The commissioner has recommended that a Treasury-led working group be established to monitor his proposed changes. However, as we saw with the knee-jerk reaction of the Gillard government to live cattle exports, it can be very difficult for an industry to recover after government realises that it has made a mistake.

Australia already enjoys a strong residential home lending landscape – one in which consumers have multiple channels from which choose. The fact that consumers are increasingly choosing to deal with the mortgage broker channel is a ringing endorsement of the channel’s value proposition.

In fact, Corelogic’s Comparator business noted that 59.1 per cent of all residential home loans were settled by mortgage brokers in the September 2018 quarter, a figure which has been consistently growing. Consumers are voting with their feet.

In addition to helping borrowers navigate increasingly complex credit policies, consumers have directly benefited from the competition which mortgage brokers have introduced to the market. According to Deloitte’s 2018 report into The Value of Mortgage Broking, the mortgage broking industry has contributed to the fall in net interest rate margins by over three per cent over the past 30 years.

It’s worth mentioning that the commissioner had the right to request that the terms of reference be broadened. However, with the terms as they were, the Royal Commission only looked at examples of misconduct. Therefore, the commissioner was, sadly, not exposed to the countless examples of great customer outcomes and above-and-beyond service which are emblematic of small-business operators who are reliant on word-of-mouth referrals to grow their mortgage broking business. As such, it would be understandably difficult for him to fully appreciate the peripheral value that a broker adds in their relationship with their clients. This is compounded by the fact that, although no doubt a brilliant legal mind, he is generalist, needing to absorb complex concepts across of range of subject matter in which is not an expert.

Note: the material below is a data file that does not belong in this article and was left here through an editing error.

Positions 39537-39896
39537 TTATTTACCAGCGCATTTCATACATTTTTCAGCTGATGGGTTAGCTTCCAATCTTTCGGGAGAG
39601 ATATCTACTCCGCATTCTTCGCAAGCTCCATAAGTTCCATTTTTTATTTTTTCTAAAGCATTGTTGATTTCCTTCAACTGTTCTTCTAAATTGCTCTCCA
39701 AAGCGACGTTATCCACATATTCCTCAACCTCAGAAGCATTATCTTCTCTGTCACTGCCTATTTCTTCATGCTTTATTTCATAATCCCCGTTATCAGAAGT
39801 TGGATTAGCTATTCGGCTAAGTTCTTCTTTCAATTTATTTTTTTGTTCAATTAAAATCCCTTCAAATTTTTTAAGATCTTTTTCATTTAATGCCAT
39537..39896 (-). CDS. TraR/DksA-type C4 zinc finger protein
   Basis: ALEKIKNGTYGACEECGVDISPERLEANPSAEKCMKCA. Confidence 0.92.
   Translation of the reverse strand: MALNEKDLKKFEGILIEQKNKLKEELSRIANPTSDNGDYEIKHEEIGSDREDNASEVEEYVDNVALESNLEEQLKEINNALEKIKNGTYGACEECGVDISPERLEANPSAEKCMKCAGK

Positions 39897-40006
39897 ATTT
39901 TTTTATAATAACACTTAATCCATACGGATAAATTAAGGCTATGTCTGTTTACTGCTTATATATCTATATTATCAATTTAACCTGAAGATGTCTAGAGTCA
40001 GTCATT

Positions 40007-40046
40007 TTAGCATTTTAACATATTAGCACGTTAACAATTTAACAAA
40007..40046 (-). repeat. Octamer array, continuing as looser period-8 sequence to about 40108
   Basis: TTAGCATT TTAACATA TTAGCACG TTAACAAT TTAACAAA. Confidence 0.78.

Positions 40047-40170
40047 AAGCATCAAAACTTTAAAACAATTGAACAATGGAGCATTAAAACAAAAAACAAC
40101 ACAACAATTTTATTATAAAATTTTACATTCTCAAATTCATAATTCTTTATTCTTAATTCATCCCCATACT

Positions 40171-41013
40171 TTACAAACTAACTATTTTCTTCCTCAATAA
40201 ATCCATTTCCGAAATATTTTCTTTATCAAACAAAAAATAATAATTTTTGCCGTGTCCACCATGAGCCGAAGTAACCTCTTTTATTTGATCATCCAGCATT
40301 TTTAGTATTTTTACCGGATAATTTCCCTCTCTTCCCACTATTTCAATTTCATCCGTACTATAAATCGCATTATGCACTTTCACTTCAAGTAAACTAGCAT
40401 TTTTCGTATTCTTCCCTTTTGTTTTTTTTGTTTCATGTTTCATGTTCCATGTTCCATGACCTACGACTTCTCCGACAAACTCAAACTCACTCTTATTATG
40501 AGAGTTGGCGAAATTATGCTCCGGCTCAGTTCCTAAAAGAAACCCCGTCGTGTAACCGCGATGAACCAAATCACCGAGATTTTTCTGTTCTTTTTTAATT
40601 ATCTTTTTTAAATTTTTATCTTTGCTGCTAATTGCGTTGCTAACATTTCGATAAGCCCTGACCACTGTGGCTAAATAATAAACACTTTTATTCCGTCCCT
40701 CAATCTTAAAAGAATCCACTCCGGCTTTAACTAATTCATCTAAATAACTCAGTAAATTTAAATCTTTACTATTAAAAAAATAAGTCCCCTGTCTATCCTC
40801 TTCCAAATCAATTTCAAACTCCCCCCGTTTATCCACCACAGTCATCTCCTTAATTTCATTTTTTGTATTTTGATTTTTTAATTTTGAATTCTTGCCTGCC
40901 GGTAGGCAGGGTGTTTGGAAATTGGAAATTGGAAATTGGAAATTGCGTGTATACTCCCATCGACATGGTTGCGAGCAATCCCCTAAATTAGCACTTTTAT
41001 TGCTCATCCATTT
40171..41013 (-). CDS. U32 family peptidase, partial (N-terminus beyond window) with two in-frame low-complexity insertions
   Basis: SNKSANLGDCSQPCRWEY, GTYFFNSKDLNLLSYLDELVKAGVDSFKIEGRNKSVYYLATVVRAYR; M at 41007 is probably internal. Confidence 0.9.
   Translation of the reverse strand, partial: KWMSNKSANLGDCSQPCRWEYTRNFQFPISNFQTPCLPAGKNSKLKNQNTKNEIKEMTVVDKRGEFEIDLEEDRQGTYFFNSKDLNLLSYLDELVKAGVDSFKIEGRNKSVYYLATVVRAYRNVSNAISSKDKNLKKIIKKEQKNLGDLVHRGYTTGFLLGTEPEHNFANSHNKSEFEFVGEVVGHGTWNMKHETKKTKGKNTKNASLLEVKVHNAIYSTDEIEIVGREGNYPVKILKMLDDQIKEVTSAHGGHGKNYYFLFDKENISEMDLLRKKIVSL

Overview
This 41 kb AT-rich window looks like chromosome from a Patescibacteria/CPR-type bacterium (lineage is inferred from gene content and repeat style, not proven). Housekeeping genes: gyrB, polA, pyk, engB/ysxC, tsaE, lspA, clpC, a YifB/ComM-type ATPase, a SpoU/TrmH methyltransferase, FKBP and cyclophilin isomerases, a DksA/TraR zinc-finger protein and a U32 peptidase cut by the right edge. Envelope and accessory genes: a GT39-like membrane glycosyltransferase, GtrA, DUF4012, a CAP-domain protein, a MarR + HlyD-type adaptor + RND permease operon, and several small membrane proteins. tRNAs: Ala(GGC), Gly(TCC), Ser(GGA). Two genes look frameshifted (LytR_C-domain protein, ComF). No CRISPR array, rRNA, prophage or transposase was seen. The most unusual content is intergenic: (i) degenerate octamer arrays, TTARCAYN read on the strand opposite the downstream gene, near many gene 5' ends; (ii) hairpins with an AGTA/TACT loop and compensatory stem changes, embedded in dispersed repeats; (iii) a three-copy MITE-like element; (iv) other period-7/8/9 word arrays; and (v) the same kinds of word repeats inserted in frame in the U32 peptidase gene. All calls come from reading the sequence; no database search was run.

The general reaction to the commissioner’s big “solution” is that it is largely a limp and disappointing report, which inadequately addresses the outrages which shocked the nation. The focus of any action by government around residential home lending should be directed to the decision makers and the umpires – i.e. the banks and the regulators. The banks are the ones who make the ultimate call about whether to approve a loan. And where the system fails a consumer, the regulators should be sufficiently resourced to deal with this after the fact.

In considering the commissioner’s recommendations, we can only hope that our politicians have the clout to recognise the important role that mortgage brokers play in maintaining competition in this fundamental sector and preserve their existence.

As Milton Friedman noted, “I think the government solution to a problem is usually as bad as the problem and very often makes the problem worse”.

Jai Martinkovits is Managing Director of Finance Ferret Pty Ltd.